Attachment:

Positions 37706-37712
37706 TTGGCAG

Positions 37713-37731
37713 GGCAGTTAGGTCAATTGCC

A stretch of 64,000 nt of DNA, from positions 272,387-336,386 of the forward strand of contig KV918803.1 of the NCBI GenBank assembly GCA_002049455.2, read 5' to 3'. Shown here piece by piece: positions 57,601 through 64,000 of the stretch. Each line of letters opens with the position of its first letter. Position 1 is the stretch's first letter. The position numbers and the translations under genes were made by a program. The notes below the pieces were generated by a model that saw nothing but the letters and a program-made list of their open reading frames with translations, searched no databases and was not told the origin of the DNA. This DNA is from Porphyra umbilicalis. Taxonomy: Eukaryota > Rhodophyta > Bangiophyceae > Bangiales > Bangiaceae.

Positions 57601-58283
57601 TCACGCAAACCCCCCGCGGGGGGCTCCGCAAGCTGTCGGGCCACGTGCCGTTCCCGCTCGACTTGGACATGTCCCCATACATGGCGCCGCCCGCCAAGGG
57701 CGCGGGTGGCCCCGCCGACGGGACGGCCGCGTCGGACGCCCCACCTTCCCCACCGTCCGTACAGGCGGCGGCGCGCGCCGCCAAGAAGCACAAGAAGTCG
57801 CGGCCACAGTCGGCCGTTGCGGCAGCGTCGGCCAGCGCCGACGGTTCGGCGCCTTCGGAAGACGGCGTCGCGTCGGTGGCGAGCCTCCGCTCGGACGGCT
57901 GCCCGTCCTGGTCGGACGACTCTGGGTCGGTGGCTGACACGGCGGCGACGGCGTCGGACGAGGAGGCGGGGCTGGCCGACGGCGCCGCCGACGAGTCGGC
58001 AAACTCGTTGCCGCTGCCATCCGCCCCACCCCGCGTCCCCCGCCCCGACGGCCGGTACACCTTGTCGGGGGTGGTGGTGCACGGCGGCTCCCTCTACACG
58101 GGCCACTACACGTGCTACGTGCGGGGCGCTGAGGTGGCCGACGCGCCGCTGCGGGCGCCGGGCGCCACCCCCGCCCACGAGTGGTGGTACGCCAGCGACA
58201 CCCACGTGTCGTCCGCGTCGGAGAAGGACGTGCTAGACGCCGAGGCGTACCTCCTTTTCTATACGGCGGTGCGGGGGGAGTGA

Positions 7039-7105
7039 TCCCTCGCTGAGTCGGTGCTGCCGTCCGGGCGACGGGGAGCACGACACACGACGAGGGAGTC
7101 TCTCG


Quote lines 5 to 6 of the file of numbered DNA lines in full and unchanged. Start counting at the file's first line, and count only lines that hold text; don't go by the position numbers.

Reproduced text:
A stretch of 64,000 nt of DNA, from positions 272,387-336,386 of the forward strand of contig KV918803.1 of the NCBI GenBank assembly GCA_002049455.2, read 5' to 3'. Shown here piece by piece: positions 57,601 through 64,000 of the stretch. Each line of letters opens with the position of its first letter. Position 1 is the stretch's first letter. The position numbers and the translations under genes were made by a program. The notes below the pieces were generated by a model that saw nothing but the letters and a program-made list of their open reading frames with translations, searched no databases and was not told the origin of the DNA. This DNA is from Porphyra umbilicalis. Taxonomy: Eukaryota > Rhodophyta > Bangiophyceae > Bangiales > Bangiaceae.

Positions 57601-58283